Journal article: Tragedy revisited (Science)

Ruth Meinzen-Dick discusses how games could be used to help people cooperate to sustainably manage water, a classic common pool resource - in the Science's "Tragedy revisited", a new paper to mark the 50th anniversary of the famous essay by Garrett Hardin.

Policy seminar: Past, present, and future of the commons

There is a long history of common property, which we can define as resources held and managed collectively by a group. But what is their relevance for today … and for tomorrow? An Oct. 4 IFPRI policy seminar, held to mark the first World Commons Week, provided perspectives on past, present, and future challenges and opportunities.

Acknowledge difference between tree and land tenure to enhance landscapes, urge GLF delegates

Land tenure rights are widely recognized as being central to advancing sustainable development goals, but they are only one part of the picture. As it happens, tenure rights to trees are entangled with, but different from, those to land, meaning both must be acknowledged to incentivize stewardship of the landscape by local communities.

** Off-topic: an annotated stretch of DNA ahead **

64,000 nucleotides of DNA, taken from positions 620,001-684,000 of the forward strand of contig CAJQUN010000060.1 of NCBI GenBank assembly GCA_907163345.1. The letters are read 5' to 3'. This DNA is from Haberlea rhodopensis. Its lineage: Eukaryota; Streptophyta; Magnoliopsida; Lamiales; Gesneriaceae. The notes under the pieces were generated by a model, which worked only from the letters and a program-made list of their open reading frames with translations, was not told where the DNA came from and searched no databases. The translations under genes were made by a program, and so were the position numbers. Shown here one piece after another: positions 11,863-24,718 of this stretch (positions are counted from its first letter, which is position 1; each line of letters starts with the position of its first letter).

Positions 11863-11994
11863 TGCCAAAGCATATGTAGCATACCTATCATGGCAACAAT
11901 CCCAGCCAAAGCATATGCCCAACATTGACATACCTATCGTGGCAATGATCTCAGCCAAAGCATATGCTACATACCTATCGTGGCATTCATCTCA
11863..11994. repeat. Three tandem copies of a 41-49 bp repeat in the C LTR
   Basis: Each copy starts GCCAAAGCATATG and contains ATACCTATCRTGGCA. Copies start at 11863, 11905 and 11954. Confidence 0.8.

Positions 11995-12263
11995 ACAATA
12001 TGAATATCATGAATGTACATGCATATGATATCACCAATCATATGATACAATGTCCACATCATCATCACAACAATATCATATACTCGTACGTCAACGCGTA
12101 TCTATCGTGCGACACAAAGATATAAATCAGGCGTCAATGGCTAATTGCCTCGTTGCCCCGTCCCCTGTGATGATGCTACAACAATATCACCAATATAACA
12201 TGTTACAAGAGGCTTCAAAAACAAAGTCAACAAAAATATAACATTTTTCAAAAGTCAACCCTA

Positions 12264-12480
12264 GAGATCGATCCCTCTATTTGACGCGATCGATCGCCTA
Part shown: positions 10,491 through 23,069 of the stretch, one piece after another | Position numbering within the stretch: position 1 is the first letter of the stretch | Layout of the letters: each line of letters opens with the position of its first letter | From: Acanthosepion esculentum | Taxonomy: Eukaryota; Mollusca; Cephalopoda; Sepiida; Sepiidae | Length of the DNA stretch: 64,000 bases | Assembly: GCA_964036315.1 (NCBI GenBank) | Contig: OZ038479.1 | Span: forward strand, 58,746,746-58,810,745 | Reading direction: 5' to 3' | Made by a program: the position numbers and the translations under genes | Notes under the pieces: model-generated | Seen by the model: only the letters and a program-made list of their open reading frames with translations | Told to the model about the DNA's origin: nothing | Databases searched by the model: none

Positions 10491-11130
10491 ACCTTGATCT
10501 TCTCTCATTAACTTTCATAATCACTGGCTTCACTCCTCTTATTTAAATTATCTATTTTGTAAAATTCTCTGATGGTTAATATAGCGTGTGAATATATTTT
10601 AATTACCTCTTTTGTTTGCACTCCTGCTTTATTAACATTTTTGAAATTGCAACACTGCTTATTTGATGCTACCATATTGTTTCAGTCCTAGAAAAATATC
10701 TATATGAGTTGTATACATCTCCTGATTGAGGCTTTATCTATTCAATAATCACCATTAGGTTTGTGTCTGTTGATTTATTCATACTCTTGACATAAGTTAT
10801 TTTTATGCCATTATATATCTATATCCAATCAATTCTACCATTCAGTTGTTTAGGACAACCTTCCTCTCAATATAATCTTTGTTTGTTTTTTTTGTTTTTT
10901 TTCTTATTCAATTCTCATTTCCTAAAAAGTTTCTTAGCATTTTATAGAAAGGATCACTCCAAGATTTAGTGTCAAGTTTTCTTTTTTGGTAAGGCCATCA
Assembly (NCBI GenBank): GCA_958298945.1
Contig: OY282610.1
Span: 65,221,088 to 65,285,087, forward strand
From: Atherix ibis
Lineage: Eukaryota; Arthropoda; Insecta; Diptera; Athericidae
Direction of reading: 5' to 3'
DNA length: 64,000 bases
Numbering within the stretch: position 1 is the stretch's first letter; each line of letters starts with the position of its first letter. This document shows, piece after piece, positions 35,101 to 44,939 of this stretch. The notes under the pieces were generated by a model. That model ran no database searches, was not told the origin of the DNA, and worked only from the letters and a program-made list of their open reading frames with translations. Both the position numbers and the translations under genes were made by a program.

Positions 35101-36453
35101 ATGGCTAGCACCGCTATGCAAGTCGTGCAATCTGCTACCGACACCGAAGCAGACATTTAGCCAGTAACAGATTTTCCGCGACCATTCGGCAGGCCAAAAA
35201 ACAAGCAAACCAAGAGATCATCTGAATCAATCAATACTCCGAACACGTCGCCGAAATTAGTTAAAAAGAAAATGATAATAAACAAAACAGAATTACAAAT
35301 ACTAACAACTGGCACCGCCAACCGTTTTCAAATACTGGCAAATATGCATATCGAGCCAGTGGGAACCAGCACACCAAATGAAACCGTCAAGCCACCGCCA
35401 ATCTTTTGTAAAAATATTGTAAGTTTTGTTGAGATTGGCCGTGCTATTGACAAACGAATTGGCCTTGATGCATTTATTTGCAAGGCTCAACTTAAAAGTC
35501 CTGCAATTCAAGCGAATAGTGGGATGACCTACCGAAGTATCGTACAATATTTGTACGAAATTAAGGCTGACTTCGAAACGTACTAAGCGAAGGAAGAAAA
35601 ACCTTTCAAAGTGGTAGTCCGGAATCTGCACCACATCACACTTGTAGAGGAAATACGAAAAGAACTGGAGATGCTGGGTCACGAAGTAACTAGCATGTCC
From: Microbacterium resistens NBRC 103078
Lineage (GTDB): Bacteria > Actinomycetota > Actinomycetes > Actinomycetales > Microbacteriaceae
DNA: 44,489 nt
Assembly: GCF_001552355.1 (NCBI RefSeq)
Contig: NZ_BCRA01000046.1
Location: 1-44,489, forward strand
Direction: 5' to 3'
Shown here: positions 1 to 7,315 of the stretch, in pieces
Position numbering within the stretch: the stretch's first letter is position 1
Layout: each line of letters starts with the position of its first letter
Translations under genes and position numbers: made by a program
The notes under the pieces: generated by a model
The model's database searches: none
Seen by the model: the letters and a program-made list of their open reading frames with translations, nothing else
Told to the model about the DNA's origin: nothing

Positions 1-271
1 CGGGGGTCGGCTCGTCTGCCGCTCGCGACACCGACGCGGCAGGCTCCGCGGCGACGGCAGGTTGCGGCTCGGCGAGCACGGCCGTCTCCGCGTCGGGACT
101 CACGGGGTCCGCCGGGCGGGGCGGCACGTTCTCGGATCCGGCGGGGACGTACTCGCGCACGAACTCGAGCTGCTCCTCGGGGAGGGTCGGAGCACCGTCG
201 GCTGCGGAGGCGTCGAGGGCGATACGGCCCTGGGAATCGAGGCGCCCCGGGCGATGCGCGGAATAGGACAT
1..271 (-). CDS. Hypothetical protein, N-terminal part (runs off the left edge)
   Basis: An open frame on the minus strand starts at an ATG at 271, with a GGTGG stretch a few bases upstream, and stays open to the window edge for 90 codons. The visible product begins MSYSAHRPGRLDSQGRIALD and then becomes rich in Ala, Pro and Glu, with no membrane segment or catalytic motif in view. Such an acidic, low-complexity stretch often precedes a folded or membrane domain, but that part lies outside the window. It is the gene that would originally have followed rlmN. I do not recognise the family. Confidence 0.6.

Women at work

In the 1970s, Nepal began an ambitious nationwide forests rights devolution program, eventually seeing a significant range of forest uses and management taken out from the purview of the national government and put in the hands of Community Forest User Groups (CFUGs). PIM-supported research by CIFOR looks at the changes in ecosystem services following the shift to CFUGs, showing a host of improvements, particularly for women.

Unraveling power-play in land use planning

Land can have multiple uses with complicated, often contentious, overlapping boundaries. A forest can be the site of agricultural production, while a wetland can provide valuable nutrition in the form of aquatic protein. So what happens when multiple players are vying for land and its various uses, while continuously contesting the overlapping boundaries?